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Cosmic Sin Review- An Appropriately Titled Sci-Fi Dud

I love aliens. I love their gross and gooey egg pods and their weird tentacles and pincer-like hands. Hell, if done right, I love a rom-com disguised as an action rebellion story about aliens (see Defiance). There are boundless angles both philosophically and in story arcs. Cosmic Sin is… bland science fiction vitriol that not even the biggest sci-fi fan could fall in love with.

Bruce Willis stars as a retired general dubbed the Blood General. He was discharged after using what’s dubbed the “Q Bomb.” He has been called back to action when a human research team made first contact. The initial meeting and subsequent interaction are anything but pleasant. Since he had no trouble dropping bombs before, he is the logical choice now.

Unfortunately, there is none of the heartfelt backstory of Kurt Russell’s Colonel Jack O’Neill. Willis’ General Ford is just cold and macho. Shockingly, despite obvious parallels to the H bomb we have now, or the nukes dropped on Japan during WW 2, there is absolutely no philosophic angle. There was no justification for killing some to save more, no fleeting ideas of what could’ve happened if we all just got along peacefully. That through-line continues to the very end of the film.

If nudged correctly, this film could have been satirical or superficial enjoyment. It also could have been an intriguing question about the ethics of war and genocide. Both would have been better than the tone-deaf seriousness of Cosmic Sin. Dr. Lea Goss(Perrey Reeves) attempts to steer the conversation in that direction but is quickly shut down. She raises the point that the Aliens they encountered may not represent the whole, but that’s quickly shot down. At best, the plot comes off as Utilitarian. At its worst, it comes off as borderline fascist. The cosmically farcical title is nothing more than a placeholder for a more profound thought that no one ever has. In the end, there isn’t really an ethical dilemma, just a trite ending.

Despite Bruce Willis’s experience in good action films, he phoned it in on Cosmic Sin, and to be fair; I can’t blame him. The dialogue is clunky and out of place 90% of the time. The other 10% is passable. I spent most of the film hoping Willis would flash that signature grin and chuck the prewritten words for his own. Maybe instead of the sixteenth tachyon thrown in a “yippee ki-yay.”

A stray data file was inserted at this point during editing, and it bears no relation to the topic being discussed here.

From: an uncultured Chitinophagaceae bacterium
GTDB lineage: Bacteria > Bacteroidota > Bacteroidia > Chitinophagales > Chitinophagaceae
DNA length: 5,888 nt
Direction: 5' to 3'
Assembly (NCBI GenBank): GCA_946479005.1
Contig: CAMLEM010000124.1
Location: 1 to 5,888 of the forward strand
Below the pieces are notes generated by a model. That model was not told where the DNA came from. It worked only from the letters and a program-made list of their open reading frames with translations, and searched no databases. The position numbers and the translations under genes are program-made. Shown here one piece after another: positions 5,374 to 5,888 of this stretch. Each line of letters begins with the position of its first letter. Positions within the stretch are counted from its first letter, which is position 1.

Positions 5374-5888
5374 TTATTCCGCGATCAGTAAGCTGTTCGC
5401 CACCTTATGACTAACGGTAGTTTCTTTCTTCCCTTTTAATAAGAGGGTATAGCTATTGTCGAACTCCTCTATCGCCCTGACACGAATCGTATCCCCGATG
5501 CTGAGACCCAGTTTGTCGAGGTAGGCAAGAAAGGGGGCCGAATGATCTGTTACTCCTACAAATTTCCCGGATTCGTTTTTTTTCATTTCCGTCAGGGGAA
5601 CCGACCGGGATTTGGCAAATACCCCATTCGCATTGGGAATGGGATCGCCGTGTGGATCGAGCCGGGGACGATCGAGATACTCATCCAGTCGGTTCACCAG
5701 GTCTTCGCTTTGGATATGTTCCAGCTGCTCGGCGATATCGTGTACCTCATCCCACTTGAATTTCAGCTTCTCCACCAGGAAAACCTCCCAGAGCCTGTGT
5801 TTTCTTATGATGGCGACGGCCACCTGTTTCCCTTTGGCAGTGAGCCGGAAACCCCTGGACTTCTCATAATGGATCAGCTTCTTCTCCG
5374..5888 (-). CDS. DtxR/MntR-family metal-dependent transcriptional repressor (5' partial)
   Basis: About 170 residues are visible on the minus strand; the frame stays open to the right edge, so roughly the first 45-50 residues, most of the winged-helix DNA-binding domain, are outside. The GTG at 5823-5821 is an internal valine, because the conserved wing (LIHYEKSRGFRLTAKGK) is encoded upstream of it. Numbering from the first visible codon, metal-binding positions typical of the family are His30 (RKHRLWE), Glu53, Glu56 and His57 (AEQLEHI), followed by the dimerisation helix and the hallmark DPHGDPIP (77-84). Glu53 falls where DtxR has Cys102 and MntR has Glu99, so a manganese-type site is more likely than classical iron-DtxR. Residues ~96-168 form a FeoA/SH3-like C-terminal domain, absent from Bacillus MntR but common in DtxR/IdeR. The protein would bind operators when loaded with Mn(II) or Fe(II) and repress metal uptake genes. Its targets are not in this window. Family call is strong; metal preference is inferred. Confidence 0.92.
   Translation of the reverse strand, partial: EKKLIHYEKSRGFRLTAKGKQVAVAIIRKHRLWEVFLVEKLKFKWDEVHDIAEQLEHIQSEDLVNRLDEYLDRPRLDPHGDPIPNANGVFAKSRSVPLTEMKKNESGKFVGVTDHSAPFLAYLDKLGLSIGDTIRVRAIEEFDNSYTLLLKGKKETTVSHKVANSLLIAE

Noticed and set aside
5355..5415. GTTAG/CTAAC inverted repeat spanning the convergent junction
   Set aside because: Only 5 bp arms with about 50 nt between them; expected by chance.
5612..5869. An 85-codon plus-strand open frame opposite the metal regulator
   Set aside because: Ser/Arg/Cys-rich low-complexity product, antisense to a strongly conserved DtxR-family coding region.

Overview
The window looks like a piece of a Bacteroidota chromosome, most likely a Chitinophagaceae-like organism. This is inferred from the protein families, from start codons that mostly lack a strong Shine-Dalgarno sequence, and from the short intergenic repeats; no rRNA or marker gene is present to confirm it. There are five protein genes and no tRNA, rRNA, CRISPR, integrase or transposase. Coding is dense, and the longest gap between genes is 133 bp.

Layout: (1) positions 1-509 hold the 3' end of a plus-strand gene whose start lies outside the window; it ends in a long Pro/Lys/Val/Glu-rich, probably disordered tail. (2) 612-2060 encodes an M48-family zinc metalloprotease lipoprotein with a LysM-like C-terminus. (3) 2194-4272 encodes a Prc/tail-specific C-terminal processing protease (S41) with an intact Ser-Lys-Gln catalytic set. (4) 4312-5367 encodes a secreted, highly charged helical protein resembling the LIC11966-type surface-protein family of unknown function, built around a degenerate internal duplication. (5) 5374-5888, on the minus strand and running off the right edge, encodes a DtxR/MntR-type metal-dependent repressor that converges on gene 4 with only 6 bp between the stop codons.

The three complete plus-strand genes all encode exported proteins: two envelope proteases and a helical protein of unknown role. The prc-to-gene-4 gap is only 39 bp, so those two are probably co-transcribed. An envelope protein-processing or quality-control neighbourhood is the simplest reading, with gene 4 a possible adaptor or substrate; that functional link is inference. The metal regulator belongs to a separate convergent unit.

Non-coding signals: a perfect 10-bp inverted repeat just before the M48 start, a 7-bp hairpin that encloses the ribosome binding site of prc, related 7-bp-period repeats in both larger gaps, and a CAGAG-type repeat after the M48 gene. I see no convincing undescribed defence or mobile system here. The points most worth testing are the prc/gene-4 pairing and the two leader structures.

Willis’ character jumps back and forth from being a rocket-wielding Die Hard version of himself to the guy who “just wants someone to look at the stars with him.” Props for the attempt, but the script leaves little room for any of the characters to feel real. And in the biggest bizarre choice, the movie takes, Frank Grillo’s character General Eron Ryle is left in space for nearly half of the runtime. Why pay for the face if you aren’t even going to use it???

Grillo is a proven comedy and excels at the kind of high octane space movie this wants to be. He was great in Hulu’s Boss Level. That movie is fun as hell and very self-aware. Cosmic Sin thinks it’s Arrival but is really Starship Troopers. That’s no knock on Starship Troopers. I love that movie, but part of its appeal is the wild abandon approach the actors and the director take. They know it isn’t high cinema, but that doesn’t mean it can’t be great.

The special effects and costuming felt like the entire budget was spent on Willis, and this was all they could muster. Throughout the film, the actors are in an exo-suit. Perfectly normal for this type of movie, except it’s annoyingly clear that they aren’t much better than a mix of laser tag gear and football pads. The “armor” shakes and vibrates like flimsy pieces of paper in the more robust action scenes. This would be incredibly distracting if it weren’t for the forced dialogue and horrendous exposition. Hot take- using the word “tachyon” and “Q-bomb” repeatedly to explain random plot holes, does not a sci-fi movie make.

Excluding the costuming, special effects were attractive. Sweeping vistas of space add a level of polish that this film direly needed. Explosions and gunfire, for the most part, seemed real, even if the fake jerking from actors weren’t. The one critique I have about gunfire is its use. Although overdone to some extent, the horror of having an alien inside you is still thrilling, although it’s ripped away in an early scene thanks to a very bleak suicide from one of the soldiers.

I was left wondering where the enjoyment was. No one seemed to be enjoying themselves except for a wisecracking (Marcus Bleck)Costas Mandylor who at least is aware of what type of movie this is and embraces it full force. The best parts of the film are when nothing is happening and that’s a problem. Lovely shots of the forest juxtaposed with the neon high-tech world create a fresh atmosphere for the film, right before the guns and aliens come out and blow it all up. Maybe the film would have benefited from a fire or two in final editing. Cosmic Sin is streaming everywhere you watch movies on March 12th, 2021.